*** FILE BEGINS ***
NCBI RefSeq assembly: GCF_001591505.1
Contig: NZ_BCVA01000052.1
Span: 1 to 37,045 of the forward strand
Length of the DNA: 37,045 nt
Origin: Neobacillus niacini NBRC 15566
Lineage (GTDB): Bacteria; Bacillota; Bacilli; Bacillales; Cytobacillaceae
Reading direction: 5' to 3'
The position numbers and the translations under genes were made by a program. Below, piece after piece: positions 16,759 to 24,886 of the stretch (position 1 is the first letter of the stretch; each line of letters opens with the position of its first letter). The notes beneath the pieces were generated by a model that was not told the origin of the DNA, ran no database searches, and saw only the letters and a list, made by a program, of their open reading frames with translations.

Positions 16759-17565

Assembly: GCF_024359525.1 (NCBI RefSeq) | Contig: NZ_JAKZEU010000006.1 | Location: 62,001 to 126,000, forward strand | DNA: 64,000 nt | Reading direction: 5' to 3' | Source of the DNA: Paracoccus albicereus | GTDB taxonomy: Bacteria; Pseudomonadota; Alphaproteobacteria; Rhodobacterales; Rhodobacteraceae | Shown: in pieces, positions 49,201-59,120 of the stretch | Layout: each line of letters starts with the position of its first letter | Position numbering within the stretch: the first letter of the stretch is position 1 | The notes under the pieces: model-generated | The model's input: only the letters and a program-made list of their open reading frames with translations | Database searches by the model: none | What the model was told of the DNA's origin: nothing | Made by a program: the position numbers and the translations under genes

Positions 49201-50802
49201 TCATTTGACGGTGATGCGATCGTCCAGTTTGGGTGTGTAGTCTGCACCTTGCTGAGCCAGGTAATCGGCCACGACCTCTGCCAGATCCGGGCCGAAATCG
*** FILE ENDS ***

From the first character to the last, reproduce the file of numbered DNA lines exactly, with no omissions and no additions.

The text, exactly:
NCBI RefSeq assembly: GCF_001591505.1
Contig: NZ_BCVA01000052.1
Span: 1 to 37,045 of the forward strand
Length of the DNA: 37,045 nt
Origin: Neobacillus niacini NBRC 15566
Lineage (GTDB): Bacteria; Bacillota; Bacilli; Bacillales; Cytobacillaceae
Reading direction: 5' to 3'
The position numbers and the translations under genes were made by a program. Below, piece after piece: positions 16,759 to 24,886 of the stretch (position 1 is the first letter of the stretch; each line of letters opens with the position of its first letter). The notes beneath the pieces were generated by a model that was not told the origin of the DNA, ran no database searches, and saw only the letters and a list, made by a program, of their open reading frames with translations.

Positions 16759-17565

Assembly: GCF_024359525.1 (NCBI RefSeq) | Contig: NZ_JAKZEU010000006.1 | Location: 62,001 to 126,000, forward strand | DNA: 64,000 nt | Reading direction: 5' to 3' | Source of the DNA: Paracoccus albicereus | GTDB taxonomy: Bacteria; Pseudomonadota; Alphaproteobacteria; Rhodobacterales; Rhodobacteraceae | Shown: in pieces, positions 49,201-59,120 of the stretch | Layout: each line of letters starts with the position of its first letter | Position numbering within the stretch: the first letter of the stretch is position 1 | The notes under the pieces: model-generated | The model's input: only the letters and a program-made list of their open reading frames with translations | Database searches by the model: none | What the model was told of the DNA's origin: nothing | Made by a program: the position numbers and the translations under genes

Positions 49201-50802
49201 TCATTTGACGGTGATGCGATCGTCCAGTTTGGGTGTGTAGTCTGCACCTTGCTGAGCCAGGTAATCGGCCACGACCTCTGCCAGATCCGGGCCGAAATCG